October 12, 2018 By Yenny Rojas
It may surprise no one that the foods we eat (and don’t eat) affect the way our digestive system functions. For example, too much bread and not enough fiber can lead to constipation rather quickly. If your diet has consistently been undersupplied of certain proteins, minerals, or other needed nutrients, it can create disorder in your system. This isn’t just a problem for your digestive system; it can also cause problems with your skin, immune system, and respiratory system.
Common causes of gastrointestinal (GI) disorders are inappropriate diets, a lack of exercise and inflammation anywhere along the length of the digestive tract. In addition to gastroesophageal reflux disease (GERD), one of the most common GI disorders is irritable bowel syndrome (IBS). It’s a chronic condition that causes a variety of signs and symptoms, from mild to severe. While there’s no cure for IBS, dietary and lifestyle changes such as avoiding certain foods and decreasing stress levels can ease symptoms. These may include bloating, diarrhea, constipation, heartburn, acid reflux, and nausea.
Because there are so many possible causes of GI disorders, they can be difficult to treat.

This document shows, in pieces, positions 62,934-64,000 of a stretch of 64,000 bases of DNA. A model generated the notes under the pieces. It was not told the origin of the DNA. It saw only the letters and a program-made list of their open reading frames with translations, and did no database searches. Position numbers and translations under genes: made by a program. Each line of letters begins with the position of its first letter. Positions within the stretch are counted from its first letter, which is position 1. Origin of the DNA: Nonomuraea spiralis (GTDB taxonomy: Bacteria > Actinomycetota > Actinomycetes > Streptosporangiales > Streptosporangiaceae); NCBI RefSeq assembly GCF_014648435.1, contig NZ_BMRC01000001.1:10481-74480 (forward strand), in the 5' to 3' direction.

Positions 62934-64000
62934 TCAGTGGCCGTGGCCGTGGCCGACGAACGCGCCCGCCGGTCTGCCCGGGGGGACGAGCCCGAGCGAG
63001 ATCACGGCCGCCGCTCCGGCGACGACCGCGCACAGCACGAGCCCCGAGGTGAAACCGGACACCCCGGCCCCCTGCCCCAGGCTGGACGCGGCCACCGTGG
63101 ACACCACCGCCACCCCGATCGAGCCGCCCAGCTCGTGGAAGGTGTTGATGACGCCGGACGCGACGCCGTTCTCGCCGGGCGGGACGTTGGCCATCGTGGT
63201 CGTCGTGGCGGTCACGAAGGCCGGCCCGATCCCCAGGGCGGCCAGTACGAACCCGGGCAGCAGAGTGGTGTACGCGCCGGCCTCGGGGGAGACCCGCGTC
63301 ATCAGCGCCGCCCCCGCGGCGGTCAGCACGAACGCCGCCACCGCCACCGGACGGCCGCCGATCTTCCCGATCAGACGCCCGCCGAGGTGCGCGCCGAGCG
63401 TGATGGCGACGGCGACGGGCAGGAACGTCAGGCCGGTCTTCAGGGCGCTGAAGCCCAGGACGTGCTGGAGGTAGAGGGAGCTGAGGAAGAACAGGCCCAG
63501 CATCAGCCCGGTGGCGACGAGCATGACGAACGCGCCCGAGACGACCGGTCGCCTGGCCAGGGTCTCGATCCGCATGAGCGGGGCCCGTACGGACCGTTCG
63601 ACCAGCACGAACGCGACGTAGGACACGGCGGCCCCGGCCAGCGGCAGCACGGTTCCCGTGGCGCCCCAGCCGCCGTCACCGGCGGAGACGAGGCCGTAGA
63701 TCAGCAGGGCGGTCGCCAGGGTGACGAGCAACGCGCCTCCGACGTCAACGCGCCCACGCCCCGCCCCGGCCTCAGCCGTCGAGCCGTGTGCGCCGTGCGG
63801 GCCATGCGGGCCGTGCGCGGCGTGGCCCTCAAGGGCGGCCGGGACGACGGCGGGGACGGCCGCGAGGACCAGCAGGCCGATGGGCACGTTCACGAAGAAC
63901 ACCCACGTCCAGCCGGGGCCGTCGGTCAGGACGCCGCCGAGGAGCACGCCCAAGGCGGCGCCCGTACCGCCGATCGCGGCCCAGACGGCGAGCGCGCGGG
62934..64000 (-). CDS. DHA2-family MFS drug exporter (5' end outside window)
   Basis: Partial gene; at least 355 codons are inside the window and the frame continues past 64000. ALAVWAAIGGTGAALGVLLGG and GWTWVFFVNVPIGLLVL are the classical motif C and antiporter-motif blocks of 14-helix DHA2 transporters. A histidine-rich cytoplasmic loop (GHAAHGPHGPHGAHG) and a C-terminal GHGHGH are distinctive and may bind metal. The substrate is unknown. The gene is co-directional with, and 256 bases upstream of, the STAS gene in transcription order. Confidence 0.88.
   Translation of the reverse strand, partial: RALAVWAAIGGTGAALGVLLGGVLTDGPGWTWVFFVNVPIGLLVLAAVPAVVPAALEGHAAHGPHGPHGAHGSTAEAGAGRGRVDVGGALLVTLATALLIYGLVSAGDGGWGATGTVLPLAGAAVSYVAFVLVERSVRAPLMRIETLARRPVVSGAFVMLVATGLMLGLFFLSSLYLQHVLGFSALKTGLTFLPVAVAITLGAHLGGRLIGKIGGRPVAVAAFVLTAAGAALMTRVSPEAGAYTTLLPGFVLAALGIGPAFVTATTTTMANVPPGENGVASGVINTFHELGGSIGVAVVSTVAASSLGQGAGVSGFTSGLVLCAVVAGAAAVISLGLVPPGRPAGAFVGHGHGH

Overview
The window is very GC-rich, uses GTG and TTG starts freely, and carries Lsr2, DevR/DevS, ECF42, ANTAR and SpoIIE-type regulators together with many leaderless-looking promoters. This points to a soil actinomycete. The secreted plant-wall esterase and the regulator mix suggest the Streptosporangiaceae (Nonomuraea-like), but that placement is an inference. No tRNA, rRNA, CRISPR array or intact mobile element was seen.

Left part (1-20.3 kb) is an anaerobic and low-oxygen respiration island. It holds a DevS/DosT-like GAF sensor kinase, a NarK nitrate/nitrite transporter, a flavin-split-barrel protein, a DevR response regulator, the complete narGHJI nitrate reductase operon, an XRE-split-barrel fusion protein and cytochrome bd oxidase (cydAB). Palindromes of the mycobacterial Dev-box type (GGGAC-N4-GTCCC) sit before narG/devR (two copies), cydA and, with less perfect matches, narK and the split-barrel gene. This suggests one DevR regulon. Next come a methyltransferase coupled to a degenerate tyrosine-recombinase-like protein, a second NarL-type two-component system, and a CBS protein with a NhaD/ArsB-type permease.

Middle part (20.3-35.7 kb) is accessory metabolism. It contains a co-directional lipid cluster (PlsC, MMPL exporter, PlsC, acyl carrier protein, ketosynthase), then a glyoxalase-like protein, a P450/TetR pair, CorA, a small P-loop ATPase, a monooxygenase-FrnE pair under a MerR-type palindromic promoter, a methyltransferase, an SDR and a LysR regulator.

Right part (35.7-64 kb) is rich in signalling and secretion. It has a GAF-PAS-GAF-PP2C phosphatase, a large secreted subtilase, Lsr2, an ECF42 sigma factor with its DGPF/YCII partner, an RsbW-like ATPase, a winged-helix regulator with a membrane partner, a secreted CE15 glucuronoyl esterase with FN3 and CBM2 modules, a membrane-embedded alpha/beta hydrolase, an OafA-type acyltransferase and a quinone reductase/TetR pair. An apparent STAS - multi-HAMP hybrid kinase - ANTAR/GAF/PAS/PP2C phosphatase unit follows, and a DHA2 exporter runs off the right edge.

How Do Processed Foods Impair the GI Tract?
Processed foods are bad to eat for a number of reasons, including that they can contribute to GI disorders. The problems associated with processed foods include:
- Low-fiber content that could unsettle digestion and aggravate existing GI symptoms
- High levels of trans fats, which raises bad (LDL) cholesterol levels and increases gut inflammation
- Additives like preservatives, sweeteners, bleaches or colorants, which can alter the balance of the microbiome of the gut, causing disease and dysfunction
Fiber is Your Friend
Fiber assists in the movement of materials through the digestive system. Processed foods are very low in fiber – so a diet high in processed foods can greatly increase your risk for GI disorders.
Consuming a high-fiber diet is an easy way to help avoid GI disorders or manage the symptoms of one. A diet with sufficient quantities of fiber – 25 to 30 grams a day is recommended to help normalize the digestive process, increasing the size of bowel movements and softening it.
This reduces the risk of hemorrhoids and small pouches in your colon (diverticulosis). The type of fiber found in foods like beans, bran, and oats (soluble fiber) helps to reduce bad LDL cholesterol levels. In people with diabetes, soluble fiber has shown to slow the absorption of sugar and help improve blood sugar levels. Fiber may also improve heart health by helping to reduce blood pressure and inflammation.
Foods that are high in fiber are more filling. You can eat less and stay satisfied longer, making it easier to obtain or maintain a healthy weight.